Address: 63, Chapel Street, Chorley
Shepherds' Hall Ale House is a micro-pub located on Chapel Street and is one of Chorley's youngest pubs having only opened on 6th August 2014. It is a small pub focused on real ale, wines, imported beers and ciders and based in the historic Shepherds' Victoria Hall on the corner of Clifford Street and Chapel Street.
Chorley Guardian Tuesday 222nd April 2014 by Oliver Smith
Family affair for new micro pub Shepherds Hall Ale House is soon to be converted into a micro pub
Three brothers have unveiled plans to turn a former newsagents into a micro pub. Stuart, Graham and Thomas Hardyman have submitted a planning application to Chorley Council to open Chorley’s first micro pub. The proposals will see the former S & F newsagents, in the Shepherds Hall Ale House building on Chapel Street, converted into a bar. The pub will have a wide range of alcoholic drinks including ciders, bottled lager and real ales. The brothers have taken inspiration from a Leyland landlord who opened a micro pub there last year. Thomas, a former employee at BAE Systems said, “This is a completely new venture for all three of us. Apart from Graham, who helps out with the bar at Chorley Rugby Union Club, we don’t really have any experience. We are all really excited about it. We are from the town and we want to bring something different to Chorley.” The micro pub is to keep the name Shepherds Hall Ale House. Thomas added, “Everybody knows what Shepherds' Hall Ale House is, so it would be foolish to change it. I really do think this could be a great pub with a great atmosphere.” Malcolm Allen, chairman of Chorley Traders Alliance, said: “It’s something different for Chorley. (Micro pubs) are cropping up in various place but it’s definitely unusual and it’s never been done before in the town. We at the Traders’ Alliance won’t have any objections. They are exciting plans and it’s better than having charity and betting shops or a different takeaway.”
Since opening the pub has quickly become a regular stop off for many real ale drinkers and the focus on Lancashire brewers such as the Outstanding Brewery Co. make it even more popular.
|Shepherds' Victoria Hall 1960's|
The Ancient Order of Shepherds Friendly Society was formed in 1826 and was quite prominent in Chorley in the late 1800's and early 1900's. The Industrial Revolution led to major changes in society, with village communities diminishing and new towns and industries springing up. As there was no state provision for the poor, mutual aid organisations known as friendly societies were established to help families against hardship brought about by illness or death. Such societies began as locally based groups, whose members contributed a small amount each month so that payouts could be made to those in need, with the rest of the money received either saved or invested.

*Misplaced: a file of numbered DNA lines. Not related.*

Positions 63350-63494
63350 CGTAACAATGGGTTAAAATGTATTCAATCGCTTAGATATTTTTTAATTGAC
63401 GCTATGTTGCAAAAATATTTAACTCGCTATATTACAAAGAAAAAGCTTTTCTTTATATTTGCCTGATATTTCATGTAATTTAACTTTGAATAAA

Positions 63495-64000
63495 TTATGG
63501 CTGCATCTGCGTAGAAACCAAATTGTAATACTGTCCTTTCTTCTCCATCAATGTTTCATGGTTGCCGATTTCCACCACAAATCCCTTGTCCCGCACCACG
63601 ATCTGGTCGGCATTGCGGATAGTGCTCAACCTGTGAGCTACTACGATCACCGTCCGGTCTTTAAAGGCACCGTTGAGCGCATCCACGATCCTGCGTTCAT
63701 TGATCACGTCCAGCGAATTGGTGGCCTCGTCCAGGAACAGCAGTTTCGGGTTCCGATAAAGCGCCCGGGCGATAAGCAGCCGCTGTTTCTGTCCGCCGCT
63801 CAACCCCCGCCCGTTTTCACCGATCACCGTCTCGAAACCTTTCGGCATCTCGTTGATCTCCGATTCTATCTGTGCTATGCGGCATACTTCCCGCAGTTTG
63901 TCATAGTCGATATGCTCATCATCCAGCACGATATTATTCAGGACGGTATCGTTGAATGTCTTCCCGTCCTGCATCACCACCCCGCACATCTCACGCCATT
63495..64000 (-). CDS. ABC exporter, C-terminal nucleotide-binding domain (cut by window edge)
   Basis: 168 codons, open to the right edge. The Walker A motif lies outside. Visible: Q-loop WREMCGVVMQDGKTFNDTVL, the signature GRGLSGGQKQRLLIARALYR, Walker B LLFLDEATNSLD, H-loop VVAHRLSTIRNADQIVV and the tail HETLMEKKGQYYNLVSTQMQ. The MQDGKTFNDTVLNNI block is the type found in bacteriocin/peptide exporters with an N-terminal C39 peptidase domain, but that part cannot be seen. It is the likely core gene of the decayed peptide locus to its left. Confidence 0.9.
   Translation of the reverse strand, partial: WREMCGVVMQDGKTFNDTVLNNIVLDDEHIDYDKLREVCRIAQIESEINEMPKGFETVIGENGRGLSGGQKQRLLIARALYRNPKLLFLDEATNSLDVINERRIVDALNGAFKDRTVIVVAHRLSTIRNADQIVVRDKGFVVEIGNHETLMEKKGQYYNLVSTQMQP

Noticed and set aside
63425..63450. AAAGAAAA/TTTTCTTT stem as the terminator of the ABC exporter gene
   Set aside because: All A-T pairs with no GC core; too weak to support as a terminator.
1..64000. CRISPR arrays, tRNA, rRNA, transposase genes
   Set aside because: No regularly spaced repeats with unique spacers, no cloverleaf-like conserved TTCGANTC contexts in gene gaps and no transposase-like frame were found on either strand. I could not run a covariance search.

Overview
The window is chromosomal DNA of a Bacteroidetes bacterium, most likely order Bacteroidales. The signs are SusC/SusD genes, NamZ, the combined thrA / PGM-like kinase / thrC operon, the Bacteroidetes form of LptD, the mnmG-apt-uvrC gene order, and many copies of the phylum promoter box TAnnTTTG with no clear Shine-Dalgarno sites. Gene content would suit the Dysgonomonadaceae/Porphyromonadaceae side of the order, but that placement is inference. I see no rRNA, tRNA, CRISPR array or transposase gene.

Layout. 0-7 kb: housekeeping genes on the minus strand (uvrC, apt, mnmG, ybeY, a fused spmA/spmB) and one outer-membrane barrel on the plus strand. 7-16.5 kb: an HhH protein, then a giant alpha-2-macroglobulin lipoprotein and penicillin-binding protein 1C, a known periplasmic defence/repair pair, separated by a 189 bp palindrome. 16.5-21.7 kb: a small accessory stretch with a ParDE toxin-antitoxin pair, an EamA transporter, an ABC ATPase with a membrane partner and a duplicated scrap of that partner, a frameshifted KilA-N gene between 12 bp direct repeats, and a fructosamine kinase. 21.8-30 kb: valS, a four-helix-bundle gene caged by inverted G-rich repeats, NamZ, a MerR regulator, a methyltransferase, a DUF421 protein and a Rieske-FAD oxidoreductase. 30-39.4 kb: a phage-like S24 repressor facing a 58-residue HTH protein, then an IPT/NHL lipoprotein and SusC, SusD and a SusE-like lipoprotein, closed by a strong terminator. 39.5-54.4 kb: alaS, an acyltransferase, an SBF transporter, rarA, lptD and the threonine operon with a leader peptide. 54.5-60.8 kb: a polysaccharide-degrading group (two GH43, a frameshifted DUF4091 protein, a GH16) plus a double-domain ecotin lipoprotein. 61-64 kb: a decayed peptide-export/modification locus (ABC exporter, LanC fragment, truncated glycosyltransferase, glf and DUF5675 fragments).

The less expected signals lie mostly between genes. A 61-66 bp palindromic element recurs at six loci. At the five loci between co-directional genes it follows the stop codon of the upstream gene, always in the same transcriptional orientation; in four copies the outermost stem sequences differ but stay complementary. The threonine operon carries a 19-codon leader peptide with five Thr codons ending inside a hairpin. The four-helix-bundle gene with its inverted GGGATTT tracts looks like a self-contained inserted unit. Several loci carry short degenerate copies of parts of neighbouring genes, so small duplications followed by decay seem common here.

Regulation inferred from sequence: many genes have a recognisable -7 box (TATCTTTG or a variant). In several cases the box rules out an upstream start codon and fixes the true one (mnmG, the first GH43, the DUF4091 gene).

The date stone alongside the Shepherds' Hall Ale House records the Mayor who laid it as Councillor H Bradley although local council records do not record a Mayor of that name. He was in fact Henry Joseph Bradley who was born in Ireland around 1850 and traveled over to the UK with his family during the potato famine, settling in Chorley and living in High Street. He trained as a solicitor's clerk and later lived at 96 Clifford Street (1891) and then Rawcliffe Road (1901) when he was listed as an auctioneer and estate agent.
|1901 Census - this actually lists his place of birth as Malta but this is an enumerator error.|
|Shepherds' Victoria Hall|
Shepherds' Friendly started life as a sickness and benefits society, Ashton Unity, which was formed in Ashton-under-Lyne, Lancashire on Christmas Day in 1826. It was later renamed as the Loyal Order of Ancient Shepherds, "loyal" referring to the Crown and "shepherds" to the Nativity of Jesus. Its objectives were "to relieve the sick, bury the dead, and assist each other in all cases of unavoidable distress, so far as in our power lies, and for the promotion of peace and goodwill towards the human race". It later spread across the country, organised into local branches; like other friendly societies such as the Oddfellows, these were known as 'lodges', and officers wore regalia somewhat similar to those of Freemasons. By 1914 the membership had grown to 143,000. The Ancient Shepherds raised substantial funds from its members to support charities, presenting two lifeboats to the RNLI in the 1800's, and supported the Red Cross and YMCA in the Second World War.(G I Bagshaw).
|Chorley Guardian 26th December 2017|